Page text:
Most of us have morning routines. Whether we have read-aloud time, morning work, or family work, we have a routine. Routines help our children to feel comfortable and relaxed. A journaling routine is no exception. Sure, your child can write in his or her journal whenever they want, but there are definitely some benefits to developing a journaling routine.
How To Build Good Journaling Habits
When you have habits in your life, they become so typical that you rarely even think about doing them anymore. But before you can develop that habit, you have to start with a routine.
So, let’s break down building habits into a three-step process that makes it easy to follow until we’ve internalized the new behavior and made it a true habit – something we do automatically without having to think about, like brushing our teeth.
Decide What You Want To Do
The first step is to decide what you want that new habit to be. Be as specific as possible. Don’t just say you want to start journaling in your homeschool. Instead, say something like, “We will journal for 5-10 minutes every single day.” Deciding what your new habit will be and committing to when and how you’re going to do it, is half the battle.
Set Reminders To Get It Done
The first few days should be smooth sailing. You’re motivated and excited to implement this new writing program. Sticking to the new journaling habit isn’t an issue. But a few days in, you’ll notice that it’s easy to slip back into old habits.
Your child is bored, tired, grumpy, or some other emotion. They don’t want to write, and their hand hurts. Or maybe your day is busy, and you have to skip a few things. This is when it’s important to have a daily reminder. Set an alert on your phone or add the new habit to your daily schedule. Don’t let the day get away from you without taking the time to help your child put a few thoughts to paper.
Routines Are Essential To Building Habits
Which brings us to the last step. It takes some time before a new behavior becomes a true habit. Until then, a routine will work to your best advantage. Even before the new behavior becomes automatic, a routine will help you get it done without having to spend a lot of willpower or relying on daily reminders.
The easiest way to start a journaling routine is to add it to a routine you already have in place. If your family has a morning routine that involves a time of family readings and narration, you could add time for journaling wouldn’t be a big change. Or maybe your nighttime routine consists of bathtime and read-alouds, then add writing in journals right before reading a chapter in your book.
Finding a place in your normal routine can be wherever you feel works best. Once you’ve added journaling to your routine, your children will start developing the habit of writing. And, that habit will help them to become more confident writers.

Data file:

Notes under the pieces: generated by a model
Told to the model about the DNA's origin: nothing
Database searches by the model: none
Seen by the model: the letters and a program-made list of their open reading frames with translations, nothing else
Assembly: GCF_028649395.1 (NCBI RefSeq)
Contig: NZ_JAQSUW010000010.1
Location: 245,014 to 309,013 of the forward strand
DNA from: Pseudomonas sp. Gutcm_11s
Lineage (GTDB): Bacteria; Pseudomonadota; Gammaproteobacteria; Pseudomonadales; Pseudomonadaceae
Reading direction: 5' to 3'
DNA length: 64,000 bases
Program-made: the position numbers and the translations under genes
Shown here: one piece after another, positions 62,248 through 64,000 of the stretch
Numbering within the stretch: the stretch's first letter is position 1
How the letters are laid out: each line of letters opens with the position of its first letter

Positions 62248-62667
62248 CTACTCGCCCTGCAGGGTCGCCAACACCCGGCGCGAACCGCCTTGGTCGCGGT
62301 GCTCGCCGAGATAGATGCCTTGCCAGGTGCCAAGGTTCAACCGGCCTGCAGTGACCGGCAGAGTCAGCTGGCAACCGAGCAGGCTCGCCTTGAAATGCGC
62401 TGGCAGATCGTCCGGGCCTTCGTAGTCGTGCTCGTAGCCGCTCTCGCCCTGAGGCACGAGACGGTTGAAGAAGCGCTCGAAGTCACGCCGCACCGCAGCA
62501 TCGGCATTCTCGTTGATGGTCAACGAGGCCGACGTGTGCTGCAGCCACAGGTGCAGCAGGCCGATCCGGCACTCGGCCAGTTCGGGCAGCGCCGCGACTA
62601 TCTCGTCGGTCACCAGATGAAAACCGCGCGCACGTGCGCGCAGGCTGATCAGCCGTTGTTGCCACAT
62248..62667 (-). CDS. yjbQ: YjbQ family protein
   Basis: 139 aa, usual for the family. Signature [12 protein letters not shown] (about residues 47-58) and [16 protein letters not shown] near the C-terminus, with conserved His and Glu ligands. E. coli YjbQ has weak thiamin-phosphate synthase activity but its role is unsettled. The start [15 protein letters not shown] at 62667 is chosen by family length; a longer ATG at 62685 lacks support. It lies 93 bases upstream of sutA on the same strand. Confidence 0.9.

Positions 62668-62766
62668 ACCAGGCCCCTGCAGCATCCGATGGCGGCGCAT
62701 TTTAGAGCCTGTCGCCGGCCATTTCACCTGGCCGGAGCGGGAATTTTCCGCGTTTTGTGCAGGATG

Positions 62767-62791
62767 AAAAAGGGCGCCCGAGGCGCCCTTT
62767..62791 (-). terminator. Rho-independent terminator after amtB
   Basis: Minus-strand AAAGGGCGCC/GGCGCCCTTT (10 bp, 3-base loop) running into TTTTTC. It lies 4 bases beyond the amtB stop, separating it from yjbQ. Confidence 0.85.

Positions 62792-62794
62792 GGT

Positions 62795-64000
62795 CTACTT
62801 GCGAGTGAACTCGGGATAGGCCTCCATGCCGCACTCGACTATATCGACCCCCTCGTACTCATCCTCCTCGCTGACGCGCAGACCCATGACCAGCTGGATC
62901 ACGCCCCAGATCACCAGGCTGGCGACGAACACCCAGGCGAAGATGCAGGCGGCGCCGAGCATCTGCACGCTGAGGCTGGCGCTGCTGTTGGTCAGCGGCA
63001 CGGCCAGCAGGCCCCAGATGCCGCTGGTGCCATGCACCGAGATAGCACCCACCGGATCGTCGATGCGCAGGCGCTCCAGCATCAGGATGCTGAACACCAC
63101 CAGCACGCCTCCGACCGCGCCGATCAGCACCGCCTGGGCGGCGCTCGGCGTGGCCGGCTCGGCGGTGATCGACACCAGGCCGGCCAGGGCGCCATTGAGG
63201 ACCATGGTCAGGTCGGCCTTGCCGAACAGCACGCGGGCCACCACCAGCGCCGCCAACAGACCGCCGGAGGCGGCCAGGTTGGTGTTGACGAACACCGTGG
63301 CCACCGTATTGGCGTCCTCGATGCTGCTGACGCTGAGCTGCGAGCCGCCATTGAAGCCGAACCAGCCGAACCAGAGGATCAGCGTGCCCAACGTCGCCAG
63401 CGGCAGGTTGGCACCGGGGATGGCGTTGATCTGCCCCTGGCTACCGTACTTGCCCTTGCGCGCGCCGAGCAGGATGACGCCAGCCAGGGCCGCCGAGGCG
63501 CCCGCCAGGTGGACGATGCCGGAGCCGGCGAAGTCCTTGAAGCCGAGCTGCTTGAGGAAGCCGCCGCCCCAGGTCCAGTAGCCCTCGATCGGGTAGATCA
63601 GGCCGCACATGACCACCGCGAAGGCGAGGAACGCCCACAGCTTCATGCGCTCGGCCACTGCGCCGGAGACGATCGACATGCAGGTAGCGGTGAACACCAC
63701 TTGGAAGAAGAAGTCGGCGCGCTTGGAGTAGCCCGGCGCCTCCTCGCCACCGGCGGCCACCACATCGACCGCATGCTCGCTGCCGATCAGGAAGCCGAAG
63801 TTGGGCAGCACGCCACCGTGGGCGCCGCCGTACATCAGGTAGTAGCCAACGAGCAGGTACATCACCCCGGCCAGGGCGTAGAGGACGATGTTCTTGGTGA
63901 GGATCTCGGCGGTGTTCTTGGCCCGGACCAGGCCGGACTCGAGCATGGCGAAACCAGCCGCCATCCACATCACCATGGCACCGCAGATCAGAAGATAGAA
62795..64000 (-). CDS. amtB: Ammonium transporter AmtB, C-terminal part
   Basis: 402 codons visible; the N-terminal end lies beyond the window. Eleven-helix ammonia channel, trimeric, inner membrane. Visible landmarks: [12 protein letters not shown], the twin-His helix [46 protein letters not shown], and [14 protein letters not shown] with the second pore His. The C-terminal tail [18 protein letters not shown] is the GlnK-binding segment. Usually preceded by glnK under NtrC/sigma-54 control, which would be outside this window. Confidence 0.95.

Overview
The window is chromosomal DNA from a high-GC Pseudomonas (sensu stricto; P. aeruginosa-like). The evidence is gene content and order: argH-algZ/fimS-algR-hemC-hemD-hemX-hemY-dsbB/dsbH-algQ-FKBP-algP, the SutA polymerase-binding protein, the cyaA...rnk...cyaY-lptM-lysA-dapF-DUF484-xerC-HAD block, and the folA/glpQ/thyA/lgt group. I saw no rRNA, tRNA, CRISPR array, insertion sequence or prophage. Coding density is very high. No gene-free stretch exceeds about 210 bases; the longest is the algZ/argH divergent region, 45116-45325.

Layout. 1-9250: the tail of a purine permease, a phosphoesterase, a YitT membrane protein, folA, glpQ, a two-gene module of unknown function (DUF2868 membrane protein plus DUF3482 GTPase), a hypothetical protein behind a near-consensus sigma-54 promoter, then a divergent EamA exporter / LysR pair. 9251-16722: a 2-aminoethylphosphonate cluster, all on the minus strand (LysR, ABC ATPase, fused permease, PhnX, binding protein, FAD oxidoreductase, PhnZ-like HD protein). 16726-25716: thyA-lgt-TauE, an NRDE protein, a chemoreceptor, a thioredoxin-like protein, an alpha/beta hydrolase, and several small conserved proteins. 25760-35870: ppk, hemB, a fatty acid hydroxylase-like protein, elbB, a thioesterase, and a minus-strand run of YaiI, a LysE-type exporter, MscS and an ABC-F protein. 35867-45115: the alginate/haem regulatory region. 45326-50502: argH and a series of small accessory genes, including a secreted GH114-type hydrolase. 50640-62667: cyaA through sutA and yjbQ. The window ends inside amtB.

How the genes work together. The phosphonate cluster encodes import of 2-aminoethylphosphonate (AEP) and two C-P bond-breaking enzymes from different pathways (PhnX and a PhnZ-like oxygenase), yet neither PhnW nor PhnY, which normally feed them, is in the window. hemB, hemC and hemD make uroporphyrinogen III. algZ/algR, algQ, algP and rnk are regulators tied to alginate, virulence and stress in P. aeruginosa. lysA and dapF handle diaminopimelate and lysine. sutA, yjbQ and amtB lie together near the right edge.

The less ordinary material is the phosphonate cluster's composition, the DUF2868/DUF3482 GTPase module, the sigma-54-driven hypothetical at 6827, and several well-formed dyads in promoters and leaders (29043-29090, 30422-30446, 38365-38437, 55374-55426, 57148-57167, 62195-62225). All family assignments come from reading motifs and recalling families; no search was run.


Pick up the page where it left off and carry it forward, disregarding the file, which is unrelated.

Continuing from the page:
Your Child Benefits The Most With A Regular Routine
The reason so many people talk about routines is that everyone understands the importance of setting up regular routines in order to accomplish your goals. Many routines are in place to help you accomplish some type of goal in your life. You might have personal goals like wanting to start a self-care routine or get better sleep or become a healthier person.
Your children can also benefit from having a routine. When you start your child in a journaling routine, they begin to work toward becoming more proficient writers. They become comfortable writing and are no longer intimidated by the blank pages of their journal. A routine takes the fear out of sharing our thoughts and feelings on paper.
A Journaling Routine Is A Great Way To Help Your Child With Their Emotions
As a tween and teen who regularly journaled, I can attest to journaling keeping me sane during a highly emotional time in my life. The combination of teenage hormones and the stress of dealing with middle school and high school angst were alleviated by the yellow book in my backpack that I wrote all my feelings and worries.
According to the University of Rochester Medical Center, journaling can help:
- Manage anxiety
- Reduce stress
- Cope with depression
- Help realize problems, fears, and concerns
When children have the opportunity to write down their thoughts, they are able to deal with big emotions. Emotions can be scary. Sharing feelings can be terrifying. Having a safe place to write about these emotions can give your children some relief from these fears.
Self-care is the buzz word of mommas everywhere. And, while I advocate self-care for all you mamas (personally I’m a fan of chocolate and a good book), your children should be taught self-care as well. Set an environment that adds peace and comfort to your child’s journaling routine. Find a comfortable place to write, light a candle, set out light snacks, or a cup of tea. Find ways to help your child practice a little self-care and, ultimately, deal with their emotions.
Hi, I’m Dachelle. I’m a homeschooling mom of 3 in the South. I love chocolate and have been known to hide it from my children. I can often be found reading a good book (or even sometimes just an okay book) and enjoying a jar of Nutella — don’t judge. I blog, here, at HideTheChocolate.com when I’m not creating book clubs and making lists…lots and lots of lists (it’s an addiction). Learn more…
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